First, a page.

Hot home sales fuel record tax roll

July 25, 2013 

As home sales boom, at least for now, the county's property tax roll is hitting new heights. Photo/L.A. Times

As Los Angeles’ housing market recovery moves from anemic to heated, county coffers are reaping the benefits of a record-setting, nearly $1.130 trillion property tax roll—more than $50 billion bigger than last year’s.

But thousands of homeowners whose taxes went down when the assessed value of their properties plunged during the recession are catching an upward wave, too. That means higher tax bills for 196,200 property owners, who’ll be forking over an average of $820 more in property taxes this year.

The rise in values isn’t universal: some 121,800 properties that declined in assessed value are staying at the same level this year, while 50,600 properties are experiencing further reductions.

But overall, the trend is positive, with this year’s 4.66% increase in the county tax rolls representing a marked improvement from the 1.49% and 2.24% increases in the previous two years. The upswing reflects a hot market for real estate in many parts of the county, with once dismal home prices rebounding in a big way.

“Strength in the residential real estate market was the largest single factor for the increase in roll value,” Chief Deputy Assessor Santos Kreimann said in a statement.

Assistant Assessor George Renkei added: “In addition to closing the roll at a new record level, we are proud of the accuracy of this year’s forecast as well as the other substantial improvements that were developed and implemented over the past twelve months.”

Even as “SOLD!” increasingly replaces “Bank-owned” or “Foreclosure” on local real estate signs, there are limits on how much a rising market can help the county’s bottom line. Under Prop. 13, property tax increases are tied to the Consumer Price Index and capped at 2%. Most of the time, it’s an uphill progression that allows the county’s tax roll to grow even when individual home prices are in the doldrums. But it’s a testament to how bad things were during the recession that in 2010, the CPI entered negative territory, posing interesting questions for the Assessor’s Office. It had to determine whether, by the law, property assessments would stay level or reflect the CPI’s dip. After consulting with the state Board of Equalization, the assessor granted a .237% reduction to all the eligible properties in the county. Since then, the adjustments have been in positive territory: less than 1% in 2011, 2% in 2012, and 2% again this year.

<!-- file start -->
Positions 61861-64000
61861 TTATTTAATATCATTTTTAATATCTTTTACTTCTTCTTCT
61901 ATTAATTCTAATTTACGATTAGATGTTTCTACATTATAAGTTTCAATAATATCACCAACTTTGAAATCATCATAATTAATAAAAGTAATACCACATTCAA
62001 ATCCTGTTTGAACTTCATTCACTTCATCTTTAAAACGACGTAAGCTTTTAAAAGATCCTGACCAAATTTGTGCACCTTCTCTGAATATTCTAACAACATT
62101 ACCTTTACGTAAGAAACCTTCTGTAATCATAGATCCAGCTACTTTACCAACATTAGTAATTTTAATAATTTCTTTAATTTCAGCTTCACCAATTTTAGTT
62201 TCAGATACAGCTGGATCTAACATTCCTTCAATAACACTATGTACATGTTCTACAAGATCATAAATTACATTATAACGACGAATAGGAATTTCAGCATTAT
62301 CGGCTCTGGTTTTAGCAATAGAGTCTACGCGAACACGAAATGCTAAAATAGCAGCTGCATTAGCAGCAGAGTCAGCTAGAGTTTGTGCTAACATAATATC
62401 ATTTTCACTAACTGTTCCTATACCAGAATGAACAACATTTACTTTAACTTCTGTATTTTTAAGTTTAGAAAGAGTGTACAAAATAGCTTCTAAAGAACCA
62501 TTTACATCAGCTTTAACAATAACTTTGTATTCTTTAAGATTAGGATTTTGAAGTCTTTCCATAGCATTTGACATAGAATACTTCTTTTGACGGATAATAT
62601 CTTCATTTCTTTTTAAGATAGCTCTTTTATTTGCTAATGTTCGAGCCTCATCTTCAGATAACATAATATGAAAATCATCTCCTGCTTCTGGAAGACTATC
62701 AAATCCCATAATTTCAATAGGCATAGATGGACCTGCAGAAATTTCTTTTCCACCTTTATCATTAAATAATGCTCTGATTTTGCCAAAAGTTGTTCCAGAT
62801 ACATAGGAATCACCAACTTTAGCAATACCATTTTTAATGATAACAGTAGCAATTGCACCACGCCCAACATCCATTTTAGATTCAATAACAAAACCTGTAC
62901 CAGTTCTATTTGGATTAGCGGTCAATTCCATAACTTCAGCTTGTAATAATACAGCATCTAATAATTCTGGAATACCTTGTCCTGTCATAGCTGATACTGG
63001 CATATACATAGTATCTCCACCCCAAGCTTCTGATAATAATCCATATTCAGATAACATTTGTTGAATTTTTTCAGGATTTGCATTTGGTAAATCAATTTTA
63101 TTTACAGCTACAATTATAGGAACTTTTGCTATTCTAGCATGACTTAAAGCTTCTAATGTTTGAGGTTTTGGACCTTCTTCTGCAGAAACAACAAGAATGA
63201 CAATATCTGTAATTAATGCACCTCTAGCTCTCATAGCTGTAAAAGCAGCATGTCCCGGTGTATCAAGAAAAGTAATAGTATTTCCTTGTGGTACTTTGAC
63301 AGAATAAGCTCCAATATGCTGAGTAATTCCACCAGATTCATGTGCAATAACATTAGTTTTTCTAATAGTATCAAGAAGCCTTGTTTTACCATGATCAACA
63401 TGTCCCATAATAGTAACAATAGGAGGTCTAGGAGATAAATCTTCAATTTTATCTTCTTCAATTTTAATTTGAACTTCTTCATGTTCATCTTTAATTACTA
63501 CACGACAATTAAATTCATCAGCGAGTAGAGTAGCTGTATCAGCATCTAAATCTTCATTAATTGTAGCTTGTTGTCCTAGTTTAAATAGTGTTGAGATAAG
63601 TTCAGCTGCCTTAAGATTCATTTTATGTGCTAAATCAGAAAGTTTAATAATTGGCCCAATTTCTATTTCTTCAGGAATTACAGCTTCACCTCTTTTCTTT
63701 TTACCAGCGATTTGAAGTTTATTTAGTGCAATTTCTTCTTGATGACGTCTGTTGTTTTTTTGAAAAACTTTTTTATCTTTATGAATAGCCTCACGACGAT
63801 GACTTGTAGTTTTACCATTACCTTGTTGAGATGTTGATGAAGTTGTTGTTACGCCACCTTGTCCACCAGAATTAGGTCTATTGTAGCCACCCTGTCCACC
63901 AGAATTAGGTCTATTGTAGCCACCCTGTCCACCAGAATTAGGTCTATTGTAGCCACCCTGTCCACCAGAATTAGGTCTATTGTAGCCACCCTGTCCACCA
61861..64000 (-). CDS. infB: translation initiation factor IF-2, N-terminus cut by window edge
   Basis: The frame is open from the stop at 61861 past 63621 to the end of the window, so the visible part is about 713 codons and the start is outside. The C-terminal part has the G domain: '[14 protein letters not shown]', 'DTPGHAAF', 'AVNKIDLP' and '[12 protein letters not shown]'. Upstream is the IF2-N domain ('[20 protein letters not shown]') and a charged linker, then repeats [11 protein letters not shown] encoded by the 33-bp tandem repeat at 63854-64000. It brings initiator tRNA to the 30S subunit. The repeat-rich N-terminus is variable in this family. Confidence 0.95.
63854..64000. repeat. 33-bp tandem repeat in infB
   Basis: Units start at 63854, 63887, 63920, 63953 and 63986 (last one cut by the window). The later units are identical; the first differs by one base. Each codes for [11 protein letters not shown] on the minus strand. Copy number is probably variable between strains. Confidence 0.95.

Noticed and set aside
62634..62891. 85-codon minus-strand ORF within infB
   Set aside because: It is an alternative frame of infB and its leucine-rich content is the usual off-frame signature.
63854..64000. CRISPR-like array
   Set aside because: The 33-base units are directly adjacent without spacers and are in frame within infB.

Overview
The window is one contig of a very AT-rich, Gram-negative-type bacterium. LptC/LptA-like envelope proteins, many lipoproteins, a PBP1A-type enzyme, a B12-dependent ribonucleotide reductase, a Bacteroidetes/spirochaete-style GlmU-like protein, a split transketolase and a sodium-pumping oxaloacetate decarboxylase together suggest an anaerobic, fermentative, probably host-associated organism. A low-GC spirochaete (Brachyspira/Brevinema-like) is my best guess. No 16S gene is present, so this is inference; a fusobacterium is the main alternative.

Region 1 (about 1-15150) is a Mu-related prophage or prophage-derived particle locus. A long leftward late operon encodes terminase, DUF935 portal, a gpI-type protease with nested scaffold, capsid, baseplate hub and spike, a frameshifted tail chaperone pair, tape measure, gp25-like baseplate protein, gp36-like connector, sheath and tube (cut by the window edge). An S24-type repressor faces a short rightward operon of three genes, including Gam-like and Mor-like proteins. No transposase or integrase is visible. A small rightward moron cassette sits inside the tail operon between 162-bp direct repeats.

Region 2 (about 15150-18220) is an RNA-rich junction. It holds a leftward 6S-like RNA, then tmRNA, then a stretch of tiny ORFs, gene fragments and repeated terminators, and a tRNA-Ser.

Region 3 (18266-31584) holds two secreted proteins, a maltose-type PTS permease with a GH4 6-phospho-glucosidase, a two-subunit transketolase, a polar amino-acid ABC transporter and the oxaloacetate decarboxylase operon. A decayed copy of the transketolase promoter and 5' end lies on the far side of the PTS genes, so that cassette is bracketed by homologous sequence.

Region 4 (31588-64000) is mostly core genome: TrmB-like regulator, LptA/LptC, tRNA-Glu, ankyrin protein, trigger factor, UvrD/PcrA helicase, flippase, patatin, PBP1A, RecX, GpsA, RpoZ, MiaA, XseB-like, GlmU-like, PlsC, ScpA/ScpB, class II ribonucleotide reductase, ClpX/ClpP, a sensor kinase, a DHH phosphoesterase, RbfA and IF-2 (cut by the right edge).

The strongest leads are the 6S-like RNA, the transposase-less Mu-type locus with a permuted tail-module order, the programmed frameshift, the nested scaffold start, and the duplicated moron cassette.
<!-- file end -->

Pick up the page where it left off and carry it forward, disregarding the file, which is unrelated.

Property taxes represent a major part of the county’s budget, and the 4.66% increase that pushed the roll to its highest level ever this year translates to an estimated $180 million more in the county’s general fund.

Such increases are welcome news for the county’s budget—but small potatoes compared to the potential infusion that the county will realize when thousands of properties that haven’t changed hands in decades eventually are sold and their values adjusted to current market levels.

Prop. 13 rolled back property assessments to 1975-76 levels until a property is sold, when the new value is allowed to adjust upward. While the vast majority of L.A. properties have changed hands at least once since 1981, 362,710 of them haven’t, representing 19% of the parcels in the county, according to an analysis by the county’s Chief Executive Office. The “stored value” in those properties represents a potential multimillion dollar infusion for the county’s general fund when they’re sold in the years to come.

Posted 7/25/13

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